Former NASCAR Cup Series champion Bobby Labonte added another accomplishment to his Hall of Fame resume on Saturday evening.
Having won in all three of NASCAR’s top divisions during his three-decade career, Labonte finally broke through for his first SMART Modified Tour victory after starting from the pole at Dillon Motor Speedway.
Labonte described racing SMART Modified Tour as an entertaining yet frustrating challenge during a busy year, which is why he felt relieved to put together a complete race against the veterans of the region.
“It was a good night,” Labonte said. “We had a fast race car and everything went our way, so it felt really good to get that win behind us. The speed has been there all year but we haven’t been able to finish the deal until now.”
The parity in the SMART Modified Tour is one of the main factors that attracted Labonte to the series.
With drivers like Bowman Gray Stadium champions Burt Myers and Tim Brown competing on a regular basis, Labonte knew that he and Team 25 would have to put together perfect race day setups each week to contend for victories in the SMART Modified Tour.
Maximizing the efficiency of Team 25’s equipment required Labonte to understand tire management with Modifieds and adapt to a diverse schedule from the abrasive Hickory Motor Speedway to the smoother pavement of South Boston Speedway.
While Labonte was competitive in his first five SMART Modified Tour starts, none of those performances yielded a victory. This made him wonder whether or not committing to the series would be a worthwhile investment until he brought home a checkered flag at Dillon.
“We were fast but we weren’t winning, so I didn’t think this was going to be good,” Labonte said. “I was unsure that we would pull off a victory against competition this strong but we weren’t going to give up. It all came down to figuring everything out while just trying to win.”
A similar scenario played out for Labonte when he competed in the Superstar Racing Experience over the summer.
Tony Stewart, Ernie Francis Jr., Bill Elliott and Helio Castroneves were among the competitors Labonte race against across the six-race SRX schedule that saw the series travel around the country and promote short track racing on a national level.
Unlike the SMART Modified Tour, Labonte was unable to obtain a win in SRX but he admitted that driving those cars was more about the experience as opposed to who was the best driver.
Labonte said the crowds that attended SRX races are evidence of how valuable short tracks are to motorsports fans around the United States and how people like himself, Stewart and others are crucial to their survival while the industry goes through wholescale changes.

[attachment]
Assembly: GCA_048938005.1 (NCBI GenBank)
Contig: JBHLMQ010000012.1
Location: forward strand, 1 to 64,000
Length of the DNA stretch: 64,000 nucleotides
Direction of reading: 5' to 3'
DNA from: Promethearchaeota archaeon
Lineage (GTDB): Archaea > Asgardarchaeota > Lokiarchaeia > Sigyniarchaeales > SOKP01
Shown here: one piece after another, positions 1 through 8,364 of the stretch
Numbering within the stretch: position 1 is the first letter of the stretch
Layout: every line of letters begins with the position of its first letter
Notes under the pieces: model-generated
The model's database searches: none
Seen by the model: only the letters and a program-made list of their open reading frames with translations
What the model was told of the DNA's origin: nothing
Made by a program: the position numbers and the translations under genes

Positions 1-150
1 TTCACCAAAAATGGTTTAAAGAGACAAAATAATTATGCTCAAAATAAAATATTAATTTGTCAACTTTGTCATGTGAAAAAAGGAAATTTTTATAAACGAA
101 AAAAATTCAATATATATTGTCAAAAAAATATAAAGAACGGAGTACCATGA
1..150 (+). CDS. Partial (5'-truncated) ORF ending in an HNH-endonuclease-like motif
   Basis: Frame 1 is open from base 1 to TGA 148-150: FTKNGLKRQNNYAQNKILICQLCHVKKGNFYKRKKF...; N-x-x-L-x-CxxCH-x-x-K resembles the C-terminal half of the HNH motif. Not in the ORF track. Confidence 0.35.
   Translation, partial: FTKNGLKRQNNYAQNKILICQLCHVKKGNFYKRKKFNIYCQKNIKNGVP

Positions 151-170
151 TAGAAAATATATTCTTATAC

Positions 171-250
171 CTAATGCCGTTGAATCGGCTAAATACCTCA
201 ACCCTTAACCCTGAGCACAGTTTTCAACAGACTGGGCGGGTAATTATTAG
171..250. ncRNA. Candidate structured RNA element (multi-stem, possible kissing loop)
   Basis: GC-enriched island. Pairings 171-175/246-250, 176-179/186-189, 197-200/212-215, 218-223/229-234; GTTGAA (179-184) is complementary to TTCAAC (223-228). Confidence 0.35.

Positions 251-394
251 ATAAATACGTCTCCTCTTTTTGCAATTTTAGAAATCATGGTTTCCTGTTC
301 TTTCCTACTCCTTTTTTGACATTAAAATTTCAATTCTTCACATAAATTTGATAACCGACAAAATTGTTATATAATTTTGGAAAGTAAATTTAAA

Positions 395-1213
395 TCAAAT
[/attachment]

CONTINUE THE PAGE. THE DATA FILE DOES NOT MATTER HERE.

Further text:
“The fans we’ve been able to see and meet at all the tracks we’ve been to has been great,” Labonte said. “Short track racing is the heart of what we’ve done this past year and it’s where I started off. I’ve enjoyed giving back to so many places that have been near and dear to my heart.”
The onset of the COVID-19 pandemic in 2020 reinforced how much racing meant to Labonte, who considers himself fortunate to still be an active competitor in motorsports at the age of 57.
Labonte currently does not have any major plans lined up for the 2022 season, as his attention is centered on the SMART Modified Tour and how to approach tracks that he has never competed at once in his life.
Missing the fifth race of the season at Caraway Speedway due to SRX commitments put Labonte behind in the point standings but he believes a title is still feasible with the SMART Modified Tour knocking out races in quick succession during the fall.
Labonte knows that he and Team 25 can not make any mistakes during the remaining races but the victory at Dillon has given him the confidence he needs to re-establish himself as a favorite for the first championship in the revived SMART Modified Tour.
“I’d go to Disney World if I won the title,” Labonte said. “You set out goals at the beginning of the year and you want to win as many races as you can. This series is growing and getting more attention drawn towards it, so being able to win a title in my first year would be such a great accomplishment.”
Labonte is proud to be a part of successful inaugural years for both the SMART Modified Tour and SRX, adding that he is confident in the ability of the two divisions to thrive while the motorsports industry recovers from the pandemic and other issues.
Although his immediate racing future after 2021 is unknown, Labonte is determined to keep winning while he still has a passion for auto racing on weekends.